Under the terms of the UNCTAD Empowerment Programme for National Trade Facilitation Committees, the UN trade and development body trains and spurs cooperation among national representatives from both the public and the private sectors.
The Empowerment Programme involves the six OECS members that are in the WTO: Antigua and Barbuda, Dominica, Grenada, St. Kitts and Nevis, St. Lucia, and St. Vincent and the Grenadines.
“UNCTAD is committed to support OECS countries in the implementation of trade facilitation reforms. Under the guidance of UNCTAD in 2012-2013, these six Small Island Developing States drafted a National Trade Facilitation Implementation Plan. I am happy to note that this comprehensive plan provided the baseline for implementing the WTO Trade Facilitation Agreement, and identified key actions to ensure compliance,” said Shamika N. Sirimanne, director of UNCTAD’s technology and logistics division.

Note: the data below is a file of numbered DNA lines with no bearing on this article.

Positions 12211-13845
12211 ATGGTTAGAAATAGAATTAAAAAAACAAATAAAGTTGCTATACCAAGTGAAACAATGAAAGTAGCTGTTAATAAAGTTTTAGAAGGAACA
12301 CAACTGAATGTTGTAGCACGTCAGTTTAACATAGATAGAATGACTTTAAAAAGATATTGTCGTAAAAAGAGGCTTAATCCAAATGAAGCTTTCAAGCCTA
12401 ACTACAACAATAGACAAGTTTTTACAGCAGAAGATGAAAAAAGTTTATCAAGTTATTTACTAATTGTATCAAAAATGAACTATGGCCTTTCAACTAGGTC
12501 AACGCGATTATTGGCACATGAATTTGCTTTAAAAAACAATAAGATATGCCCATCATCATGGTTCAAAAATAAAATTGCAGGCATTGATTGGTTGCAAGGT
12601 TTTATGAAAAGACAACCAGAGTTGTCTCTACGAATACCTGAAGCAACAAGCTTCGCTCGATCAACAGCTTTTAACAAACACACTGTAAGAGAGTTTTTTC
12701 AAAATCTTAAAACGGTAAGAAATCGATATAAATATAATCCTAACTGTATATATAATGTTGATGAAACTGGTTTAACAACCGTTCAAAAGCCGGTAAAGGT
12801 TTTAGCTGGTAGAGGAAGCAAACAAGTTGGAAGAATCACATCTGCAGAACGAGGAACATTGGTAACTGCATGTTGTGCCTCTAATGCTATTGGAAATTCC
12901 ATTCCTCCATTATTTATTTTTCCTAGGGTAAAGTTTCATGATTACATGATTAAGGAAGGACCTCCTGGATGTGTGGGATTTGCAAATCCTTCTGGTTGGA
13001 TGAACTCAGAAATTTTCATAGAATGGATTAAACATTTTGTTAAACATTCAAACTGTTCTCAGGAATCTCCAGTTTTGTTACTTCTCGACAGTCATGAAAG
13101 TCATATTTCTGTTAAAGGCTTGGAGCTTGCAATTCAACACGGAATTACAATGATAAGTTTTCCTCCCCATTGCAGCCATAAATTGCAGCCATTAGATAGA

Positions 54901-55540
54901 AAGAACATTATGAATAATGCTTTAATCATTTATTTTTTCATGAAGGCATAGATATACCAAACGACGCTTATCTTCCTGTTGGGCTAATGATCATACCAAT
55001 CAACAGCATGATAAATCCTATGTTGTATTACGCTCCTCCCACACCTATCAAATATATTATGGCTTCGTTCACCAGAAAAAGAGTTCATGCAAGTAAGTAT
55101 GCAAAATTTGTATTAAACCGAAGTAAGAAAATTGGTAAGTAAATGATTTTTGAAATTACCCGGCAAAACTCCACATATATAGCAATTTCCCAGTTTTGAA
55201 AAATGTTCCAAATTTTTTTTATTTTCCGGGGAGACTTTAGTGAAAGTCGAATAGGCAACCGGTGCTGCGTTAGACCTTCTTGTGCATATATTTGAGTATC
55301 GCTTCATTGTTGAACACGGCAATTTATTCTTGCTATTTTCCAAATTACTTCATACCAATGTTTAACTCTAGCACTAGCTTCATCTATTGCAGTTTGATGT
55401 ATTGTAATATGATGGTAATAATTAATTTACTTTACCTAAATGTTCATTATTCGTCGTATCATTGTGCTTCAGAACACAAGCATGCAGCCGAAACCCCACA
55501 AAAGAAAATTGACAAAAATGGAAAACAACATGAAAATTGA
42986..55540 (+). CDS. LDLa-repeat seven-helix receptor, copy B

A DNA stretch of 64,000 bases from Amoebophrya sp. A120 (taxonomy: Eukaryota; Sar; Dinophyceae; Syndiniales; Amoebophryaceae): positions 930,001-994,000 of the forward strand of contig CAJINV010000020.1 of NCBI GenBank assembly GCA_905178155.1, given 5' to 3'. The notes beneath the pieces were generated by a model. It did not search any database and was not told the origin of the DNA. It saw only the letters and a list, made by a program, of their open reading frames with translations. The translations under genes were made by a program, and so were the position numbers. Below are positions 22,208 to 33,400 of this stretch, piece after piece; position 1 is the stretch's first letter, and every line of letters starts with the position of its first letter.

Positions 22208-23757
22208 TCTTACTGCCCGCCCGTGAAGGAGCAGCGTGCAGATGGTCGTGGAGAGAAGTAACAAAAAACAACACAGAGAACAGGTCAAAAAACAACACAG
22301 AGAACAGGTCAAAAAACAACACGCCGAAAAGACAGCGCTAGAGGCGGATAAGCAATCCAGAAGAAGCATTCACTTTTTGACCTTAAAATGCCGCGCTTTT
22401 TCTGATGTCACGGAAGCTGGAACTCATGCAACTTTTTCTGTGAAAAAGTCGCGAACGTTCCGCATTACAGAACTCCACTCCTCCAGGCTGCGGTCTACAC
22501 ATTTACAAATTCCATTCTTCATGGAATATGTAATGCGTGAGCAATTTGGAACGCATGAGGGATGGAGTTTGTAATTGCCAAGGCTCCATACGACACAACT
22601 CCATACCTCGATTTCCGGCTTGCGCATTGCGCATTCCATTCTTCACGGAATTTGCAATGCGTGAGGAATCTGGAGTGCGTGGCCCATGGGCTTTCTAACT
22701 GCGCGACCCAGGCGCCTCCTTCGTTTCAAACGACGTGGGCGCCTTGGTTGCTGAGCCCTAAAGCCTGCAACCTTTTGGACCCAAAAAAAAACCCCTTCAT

“UNCTAD support to the OECS countries is thus renewed under the framework of the Empowerment Programme for National Trade Facilitation Committees.”
The OECS has a total of 10 members. Those that are not part of the WTO in their own right are Anguilla, the British Virgin Islands, Martinique and Montserrat.
A boost from the UK
The training package, with several rounds spread over 12 months, seeks to assist OECS members in implementing trade facilitation reforms in a coordinated manner.
It is funded by the United Kingdom’s customs agency – Her Majesty’s Revenue and Customs (HMRC) – and will be delivered by UNCTAD with coordinating support from the OECS Commission.